Friday, April 4, 2008

A time to reflect

Conventions, fests and industry gatherings are not only a wonderful time to network and catch up on gossip as much as a time to consider larger issues like the state of the industry that has given us everything that we have. In my 25th year in thisindustry (God, has it been so long, it hardly seems like that though!) many things have changed, while many others have not. Clients continue to be what they are, creative and account management cannot see eye to eye and there is never enough money to give the campaign the money it so desperately needs, we are not paid half of what we deserve… Having cleared the air of all these obvious generalities let us spend a little time on the industry and the way forward.

The very essence of the agency business
Sometimes we tend to forget the basics or the obvious things in our quest for unreasonable goals. Brands need a raison d’etre, a basis for existence. Like Starbucks came into existence because the average American needed a “third place” in his life after his home and his place of work. In the same context, what does advertising bring to the table? Or if we were to borrow a concept from C. K. Prahalad, the renowned management guru, “What is the core competence of the advertising agency business?” It is creativity; pure and simple. We can talk of global networks, integration of allied services, media optimisation and indeed we must. But at the end of the day nothing much has changed since the days of Claude Hopkins. Clients still come to agencies because they have a need. They wish to sell their products and services and they expect outstanding creative that will make that happen.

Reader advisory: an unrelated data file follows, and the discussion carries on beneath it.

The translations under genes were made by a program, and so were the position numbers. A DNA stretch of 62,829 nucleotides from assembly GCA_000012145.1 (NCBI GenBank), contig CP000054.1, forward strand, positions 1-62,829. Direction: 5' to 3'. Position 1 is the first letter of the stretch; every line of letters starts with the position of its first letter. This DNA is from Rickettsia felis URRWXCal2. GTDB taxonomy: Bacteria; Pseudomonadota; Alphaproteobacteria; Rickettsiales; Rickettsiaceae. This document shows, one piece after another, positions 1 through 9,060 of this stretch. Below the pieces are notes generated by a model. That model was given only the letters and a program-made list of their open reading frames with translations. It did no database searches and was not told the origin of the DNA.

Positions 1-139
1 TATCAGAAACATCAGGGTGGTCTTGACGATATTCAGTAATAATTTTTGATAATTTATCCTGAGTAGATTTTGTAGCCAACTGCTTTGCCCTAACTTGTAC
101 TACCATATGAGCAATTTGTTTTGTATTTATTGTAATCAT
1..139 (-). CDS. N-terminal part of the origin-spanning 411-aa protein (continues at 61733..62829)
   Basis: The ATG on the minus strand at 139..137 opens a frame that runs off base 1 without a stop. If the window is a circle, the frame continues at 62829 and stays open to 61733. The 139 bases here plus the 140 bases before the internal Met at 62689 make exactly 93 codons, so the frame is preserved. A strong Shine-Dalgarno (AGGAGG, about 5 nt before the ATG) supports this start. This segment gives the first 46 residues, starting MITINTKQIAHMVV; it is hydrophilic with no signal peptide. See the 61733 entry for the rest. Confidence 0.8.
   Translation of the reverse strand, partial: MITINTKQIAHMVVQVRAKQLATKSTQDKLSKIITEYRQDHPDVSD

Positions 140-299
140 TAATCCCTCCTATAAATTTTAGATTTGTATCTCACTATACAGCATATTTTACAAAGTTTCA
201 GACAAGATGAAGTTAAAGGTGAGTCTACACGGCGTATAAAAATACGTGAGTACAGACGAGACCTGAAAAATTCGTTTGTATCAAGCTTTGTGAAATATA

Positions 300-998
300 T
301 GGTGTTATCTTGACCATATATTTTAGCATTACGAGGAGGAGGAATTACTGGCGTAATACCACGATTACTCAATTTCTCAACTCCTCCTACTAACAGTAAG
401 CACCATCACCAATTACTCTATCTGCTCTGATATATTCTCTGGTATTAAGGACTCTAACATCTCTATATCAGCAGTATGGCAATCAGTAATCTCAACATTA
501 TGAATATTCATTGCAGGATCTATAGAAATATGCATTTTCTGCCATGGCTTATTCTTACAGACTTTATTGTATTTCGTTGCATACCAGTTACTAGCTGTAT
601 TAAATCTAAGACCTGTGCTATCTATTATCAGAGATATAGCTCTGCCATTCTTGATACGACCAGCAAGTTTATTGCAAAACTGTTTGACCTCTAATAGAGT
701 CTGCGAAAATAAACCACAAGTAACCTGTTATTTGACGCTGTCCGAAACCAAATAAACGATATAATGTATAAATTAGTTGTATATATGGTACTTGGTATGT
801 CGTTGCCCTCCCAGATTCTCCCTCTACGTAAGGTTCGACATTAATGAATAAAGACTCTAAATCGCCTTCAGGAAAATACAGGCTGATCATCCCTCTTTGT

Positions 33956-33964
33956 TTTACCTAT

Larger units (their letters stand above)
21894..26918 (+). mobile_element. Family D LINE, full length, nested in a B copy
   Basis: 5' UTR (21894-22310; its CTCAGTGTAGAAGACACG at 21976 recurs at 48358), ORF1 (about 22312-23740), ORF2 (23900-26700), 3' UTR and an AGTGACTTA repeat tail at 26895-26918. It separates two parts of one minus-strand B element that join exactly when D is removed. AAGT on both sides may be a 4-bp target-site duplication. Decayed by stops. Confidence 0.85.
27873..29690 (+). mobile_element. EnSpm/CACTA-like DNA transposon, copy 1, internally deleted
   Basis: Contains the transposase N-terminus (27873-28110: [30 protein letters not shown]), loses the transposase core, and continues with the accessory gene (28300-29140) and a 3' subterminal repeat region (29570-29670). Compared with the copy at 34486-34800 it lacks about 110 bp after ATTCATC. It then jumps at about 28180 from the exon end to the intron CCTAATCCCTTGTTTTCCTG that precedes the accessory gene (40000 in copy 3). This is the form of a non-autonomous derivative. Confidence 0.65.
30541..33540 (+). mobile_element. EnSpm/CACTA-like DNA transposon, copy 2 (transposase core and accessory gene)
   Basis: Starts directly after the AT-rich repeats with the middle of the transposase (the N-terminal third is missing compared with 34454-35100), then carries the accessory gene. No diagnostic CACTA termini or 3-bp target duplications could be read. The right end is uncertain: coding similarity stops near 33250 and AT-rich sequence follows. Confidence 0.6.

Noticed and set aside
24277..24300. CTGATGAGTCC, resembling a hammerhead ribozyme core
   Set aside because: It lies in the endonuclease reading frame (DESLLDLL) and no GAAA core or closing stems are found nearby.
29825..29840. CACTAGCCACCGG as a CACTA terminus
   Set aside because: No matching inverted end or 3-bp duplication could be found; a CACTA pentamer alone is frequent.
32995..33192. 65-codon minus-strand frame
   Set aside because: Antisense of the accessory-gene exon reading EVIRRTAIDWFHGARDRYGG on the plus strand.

Leaders or followers?
The agency business believes in understanding the consumer and pushing buttons to make her act in a particular way. In short, our understanding of insights that motivate the consumer to act in a particular way are reflected in our creative, whether it is for insurance or detergents or shampoos. Yet to me it seems passive and represents more of an efficient follower of trends. Films, for instance, however bad they may be on occasion, have tended to lead change while the advertising industry has been content to follow the trends that someone else seems to represent. Yes, it is true when we say that advertising reflects the times we live in. But does that mean we lose the capability to lead change? One of my clients had an interesting thought. He said, “You agency guys are pretty good at following clients. You do the things we want, open offices if we ask you to which is all fine. But I have a suggestion for you. Why don’t you follow the consumer and her trends rather than follow clients?” Interesting question! I wish I had the answer to that one.